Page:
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Where Are All of Earth’s Impact Craters?

Impact Craters of Earth by astronomer Thomas Wm. Hamilton (©2014, Strategic Book Publishing)

Impact Craters of Earth by astronomer Thomas Wm. Hamilton (©2014, Strategic Book Publishing)

When you look up at the Moon through a telescope or pair of binoculars you see a world covered in craters of all sizes. It only stands to reason that Earth must also have craters like the Moon, if not many more because of its much larger size. So where are they all?

As it turns out there are many impact craters on Earth visible today, even though millions of years of erosion by weather and tectonic activity have virtually erased all but the largest and deepest. Former astronomer and planetarium director Thomas Wm. Hamilton has compiled the names, locations, and brief data on each known crater around the world – as well as a few on other worlds – and lists them in his latest book Impact Craters of Earth.

8.5″ x 11″ in size and 60 pages long, Impact Craters of Earth is a workbook-sized softcover publication. It’s divided into sections by continent and selected planets and moons, and provides a short description on each crater including name, location, size, estimated age, and global coordinates. A few color images are included.

Aerial photo of the eroded Serpent Mound crater in Ohio. ("Serpent Mound Crater" by TTMR1986. Licensed under CC BY 3.0 via Wikimedia Commons.)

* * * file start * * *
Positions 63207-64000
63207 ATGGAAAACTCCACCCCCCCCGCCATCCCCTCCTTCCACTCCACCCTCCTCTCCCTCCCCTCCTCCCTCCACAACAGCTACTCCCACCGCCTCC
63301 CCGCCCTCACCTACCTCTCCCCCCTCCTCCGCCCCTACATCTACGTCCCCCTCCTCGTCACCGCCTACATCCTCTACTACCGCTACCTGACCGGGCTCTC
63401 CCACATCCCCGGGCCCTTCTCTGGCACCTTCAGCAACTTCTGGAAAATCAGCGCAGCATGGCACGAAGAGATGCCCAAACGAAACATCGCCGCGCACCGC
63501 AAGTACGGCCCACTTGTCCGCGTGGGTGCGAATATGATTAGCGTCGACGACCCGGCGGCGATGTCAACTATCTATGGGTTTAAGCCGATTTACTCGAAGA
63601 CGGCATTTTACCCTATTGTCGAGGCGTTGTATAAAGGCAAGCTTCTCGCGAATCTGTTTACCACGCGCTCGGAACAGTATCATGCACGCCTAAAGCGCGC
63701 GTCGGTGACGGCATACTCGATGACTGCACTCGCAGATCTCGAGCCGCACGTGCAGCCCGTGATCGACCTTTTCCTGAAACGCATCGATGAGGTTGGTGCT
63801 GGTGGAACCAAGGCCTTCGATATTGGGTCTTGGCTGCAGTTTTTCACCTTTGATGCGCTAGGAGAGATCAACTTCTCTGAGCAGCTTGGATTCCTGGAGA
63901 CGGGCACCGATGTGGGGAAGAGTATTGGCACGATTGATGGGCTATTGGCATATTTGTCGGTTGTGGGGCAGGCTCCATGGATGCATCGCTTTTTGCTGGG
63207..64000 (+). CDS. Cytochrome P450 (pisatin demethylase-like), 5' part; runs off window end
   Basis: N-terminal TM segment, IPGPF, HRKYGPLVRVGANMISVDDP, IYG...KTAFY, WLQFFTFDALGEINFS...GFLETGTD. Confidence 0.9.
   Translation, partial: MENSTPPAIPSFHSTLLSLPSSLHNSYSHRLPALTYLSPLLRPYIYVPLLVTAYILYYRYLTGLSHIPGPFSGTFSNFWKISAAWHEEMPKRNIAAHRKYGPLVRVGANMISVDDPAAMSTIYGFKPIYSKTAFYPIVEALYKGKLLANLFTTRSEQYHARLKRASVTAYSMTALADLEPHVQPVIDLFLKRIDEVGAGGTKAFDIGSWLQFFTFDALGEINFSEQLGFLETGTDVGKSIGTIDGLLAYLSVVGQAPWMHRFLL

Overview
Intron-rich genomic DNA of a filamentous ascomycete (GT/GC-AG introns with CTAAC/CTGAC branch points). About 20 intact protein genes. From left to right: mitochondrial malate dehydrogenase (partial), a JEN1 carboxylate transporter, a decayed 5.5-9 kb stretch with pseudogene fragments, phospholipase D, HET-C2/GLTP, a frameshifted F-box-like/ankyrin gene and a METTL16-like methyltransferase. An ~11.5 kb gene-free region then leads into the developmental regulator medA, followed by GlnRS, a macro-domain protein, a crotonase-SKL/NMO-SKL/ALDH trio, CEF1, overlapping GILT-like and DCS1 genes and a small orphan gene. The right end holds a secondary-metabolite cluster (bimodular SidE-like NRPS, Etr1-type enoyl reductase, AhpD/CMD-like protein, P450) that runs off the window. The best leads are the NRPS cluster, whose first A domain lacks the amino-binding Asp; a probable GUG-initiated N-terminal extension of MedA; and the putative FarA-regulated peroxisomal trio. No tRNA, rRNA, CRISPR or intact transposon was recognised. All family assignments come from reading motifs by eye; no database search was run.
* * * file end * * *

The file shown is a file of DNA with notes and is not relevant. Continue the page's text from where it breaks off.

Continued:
Aerial photo of the eroded Serpent Mound crater in Ohio. (Credit: TTMR1986. Licensed under CC BY 3.0 via Wikimedia Commons.)

After a page and a half of introduction Hamilton gets right into the crater list. This isn’t a book all about geology or the process of crater formation or NEOs and asteroids – this is a handy (and handheld) compendium of craters and to that end Hamilton has done his work well. You might even be surprised that there’s an impact scar from space around where you live!

I received a free copy of this book to review, and I’m putting it proudly into my space library!

Impact Craters of Earth: with Selected Craters Elsewhere is available through the publisher’s website: http://sbpra.com/thomaswmhamilton/ or at www.amazon.com or www.barnesandnoble.com.

Thomas Wm. Hamilton is a retired astronomer who worked for three years on the Apollo Project. He taught astronomy for 32 years and worked in several planetariums. This is his fifth book on an astronomical topic since his retirement. See more books by Hamilton here.

 

Want to check out an online database of impact craters? Click here.

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About Jason Major

Jason is a Rhode Island-based graphic designer, photographer, nature lover, space exploration fanatic, and coffee addict. In no particular order.

Posted on February 6, 2015, in Earth, Reviews and tagged , , , , . Bookmark the permalink. 1 Comment.

  1. Th’eres nothing like the relief of finding what you’re looking for.

    Like

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